The next day the Lord Mayor, though labouring292 under the gout, attended the House. He was escorted by a thin concourse of people, though thousands of hand-bills had been dispersed to invite a mob. He told the House that he had little to say; that he had done his duty according to his oath, and did avow the charge. For himself, this was all he had to say; for the City, he demanded to be heard by counsel. 마사지알바 The Charters of the City he desired might be read, which was complied with. After an hour and a half he grew so ill that he asked leave to retire, which was granted, and the matter was adjourned till the following Friday. Dunning moved to grant the City counsel, which Thurlow opposed; but it being observed that the whole affair was adjourned, it was then dropped.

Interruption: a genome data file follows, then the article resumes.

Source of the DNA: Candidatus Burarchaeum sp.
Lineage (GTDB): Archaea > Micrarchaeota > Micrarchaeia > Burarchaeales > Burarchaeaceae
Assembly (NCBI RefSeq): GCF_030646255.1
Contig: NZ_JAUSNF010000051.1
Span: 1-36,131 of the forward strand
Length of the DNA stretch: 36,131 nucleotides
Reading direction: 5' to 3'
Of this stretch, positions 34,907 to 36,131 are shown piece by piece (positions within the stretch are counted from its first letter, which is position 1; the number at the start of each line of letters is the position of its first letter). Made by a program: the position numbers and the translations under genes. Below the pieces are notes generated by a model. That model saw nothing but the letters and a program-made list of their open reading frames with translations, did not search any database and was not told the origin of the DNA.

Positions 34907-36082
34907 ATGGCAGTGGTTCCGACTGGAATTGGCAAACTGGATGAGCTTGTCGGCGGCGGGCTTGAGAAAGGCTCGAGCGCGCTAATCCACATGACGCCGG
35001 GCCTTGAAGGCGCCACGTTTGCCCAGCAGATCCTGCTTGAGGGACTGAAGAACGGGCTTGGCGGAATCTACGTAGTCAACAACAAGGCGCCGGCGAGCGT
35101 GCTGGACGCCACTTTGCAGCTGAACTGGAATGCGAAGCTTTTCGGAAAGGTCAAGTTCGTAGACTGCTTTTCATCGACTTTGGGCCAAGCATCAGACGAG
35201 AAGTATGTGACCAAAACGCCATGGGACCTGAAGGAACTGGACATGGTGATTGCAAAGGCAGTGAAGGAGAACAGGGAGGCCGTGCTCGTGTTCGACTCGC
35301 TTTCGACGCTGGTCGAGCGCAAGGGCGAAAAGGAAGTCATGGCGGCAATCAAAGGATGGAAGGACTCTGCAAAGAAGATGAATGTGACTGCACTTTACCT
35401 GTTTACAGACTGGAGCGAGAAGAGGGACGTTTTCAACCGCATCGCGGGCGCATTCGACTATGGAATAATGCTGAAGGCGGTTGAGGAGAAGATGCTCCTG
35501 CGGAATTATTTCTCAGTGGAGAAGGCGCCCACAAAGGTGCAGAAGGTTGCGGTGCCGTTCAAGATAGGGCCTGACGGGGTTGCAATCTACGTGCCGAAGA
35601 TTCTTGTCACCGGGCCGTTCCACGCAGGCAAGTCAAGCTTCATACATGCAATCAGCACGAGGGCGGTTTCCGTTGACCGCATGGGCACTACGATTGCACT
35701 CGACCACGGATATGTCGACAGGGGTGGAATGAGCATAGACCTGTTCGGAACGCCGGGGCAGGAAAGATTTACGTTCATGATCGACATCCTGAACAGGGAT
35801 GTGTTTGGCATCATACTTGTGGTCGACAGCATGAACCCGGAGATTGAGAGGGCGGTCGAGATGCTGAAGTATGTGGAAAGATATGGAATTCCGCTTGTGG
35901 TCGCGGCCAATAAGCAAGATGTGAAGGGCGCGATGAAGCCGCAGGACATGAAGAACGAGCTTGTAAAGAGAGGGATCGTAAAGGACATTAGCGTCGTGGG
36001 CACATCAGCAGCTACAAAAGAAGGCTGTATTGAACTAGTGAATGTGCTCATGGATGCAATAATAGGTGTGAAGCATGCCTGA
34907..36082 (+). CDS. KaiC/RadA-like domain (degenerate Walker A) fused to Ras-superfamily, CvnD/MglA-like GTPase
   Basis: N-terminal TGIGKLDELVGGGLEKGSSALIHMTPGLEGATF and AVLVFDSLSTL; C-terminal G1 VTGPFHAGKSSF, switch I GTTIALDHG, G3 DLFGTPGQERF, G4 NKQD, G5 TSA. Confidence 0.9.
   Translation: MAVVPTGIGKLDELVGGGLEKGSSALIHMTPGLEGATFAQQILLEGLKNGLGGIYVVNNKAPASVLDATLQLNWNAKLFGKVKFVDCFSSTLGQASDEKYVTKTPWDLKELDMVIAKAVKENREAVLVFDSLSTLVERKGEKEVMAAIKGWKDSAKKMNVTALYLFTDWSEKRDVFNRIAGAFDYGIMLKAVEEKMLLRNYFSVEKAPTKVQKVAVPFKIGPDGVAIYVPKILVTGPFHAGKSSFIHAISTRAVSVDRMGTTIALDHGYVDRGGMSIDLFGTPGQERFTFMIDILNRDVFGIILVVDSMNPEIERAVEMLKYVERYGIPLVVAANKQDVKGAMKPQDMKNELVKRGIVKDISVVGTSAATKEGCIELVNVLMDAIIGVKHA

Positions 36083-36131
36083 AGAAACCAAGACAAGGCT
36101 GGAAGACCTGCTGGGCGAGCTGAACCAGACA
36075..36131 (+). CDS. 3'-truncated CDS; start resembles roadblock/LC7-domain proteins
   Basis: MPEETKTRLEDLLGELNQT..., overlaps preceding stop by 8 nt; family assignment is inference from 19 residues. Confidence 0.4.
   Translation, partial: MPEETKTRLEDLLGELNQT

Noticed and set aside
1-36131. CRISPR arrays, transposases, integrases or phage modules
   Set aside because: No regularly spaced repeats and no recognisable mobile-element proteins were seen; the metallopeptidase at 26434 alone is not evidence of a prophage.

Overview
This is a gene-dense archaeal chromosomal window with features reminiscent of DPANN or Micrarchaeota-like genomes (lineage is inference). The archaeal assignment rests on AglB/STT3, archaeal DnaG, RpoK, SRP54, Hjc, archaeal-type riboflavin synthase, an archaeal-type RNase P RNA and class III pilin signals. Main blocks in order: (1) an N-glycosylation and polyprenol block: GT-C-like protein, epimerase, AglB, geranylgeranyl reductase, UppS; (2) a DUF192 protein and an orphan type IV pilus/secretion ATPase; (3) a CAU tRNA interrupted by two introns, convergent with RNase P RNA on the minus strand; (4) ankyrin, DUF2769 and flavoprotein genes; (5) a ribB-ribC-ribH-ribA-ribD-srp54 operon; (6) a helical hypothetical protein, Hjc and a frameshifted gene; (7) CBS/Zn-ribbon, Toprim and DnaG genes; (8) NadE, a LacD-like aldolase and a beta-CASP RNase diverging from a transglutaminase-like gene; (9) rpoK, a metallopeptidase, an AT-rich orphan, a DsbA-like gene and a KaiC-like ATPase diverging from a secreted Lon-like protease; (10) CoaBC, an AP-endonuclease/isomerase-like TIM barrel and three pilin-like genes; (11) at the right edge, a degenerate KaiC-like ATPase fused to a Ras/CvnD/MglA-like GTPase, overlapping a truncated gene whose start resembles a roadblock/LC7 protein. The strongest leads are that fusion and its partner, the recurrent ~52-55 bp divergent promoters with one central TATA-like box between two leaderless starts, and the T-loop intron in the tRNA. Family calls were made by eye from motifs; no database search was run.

Lord North moved to send for the City’s book, that they might expunge the messenger’s recognizance and discharge, which was opposed, but ordered. An incident, more memorable, perhaps, than the business itself, from the secret it brought to light, or rather authenticated, followed next. Charles Fox, with his usual intemperance, moved to examine Alderman Oliver the next day, whom he should consider, he said, in a public light, as an assassin of the constitution. Colonel Barré (for Oliver had retired with the Lord Mayor) said, it became no man to call another assassin, who assassinated that person behind his back. Fox, with the293 same violence replied, When he was a boy at school, he remembered nothing so well as the clamour against Barré for assassinating Mr. Pitt behind his back.166 To that attack Barré returned this thundering sentence: “If the gentleman would go home, he might learn the name of the person who set me upon that assassination, which I now so much abhor,” and of which Lord  Holland167 had always been suspected, and was now proved to be the instigator. Nor was this the whole that came out; for Barré now told several persons that Lord Chatham had, on their reconciliation, acquainted him, that on the very day of Barré’s second attack on him, Lord Holland had hurried out of the House after him, and had said, he hoped he did not think that he (Lord Holland) had any hand in encouraging the outrage, in which he vowed he was not concerned.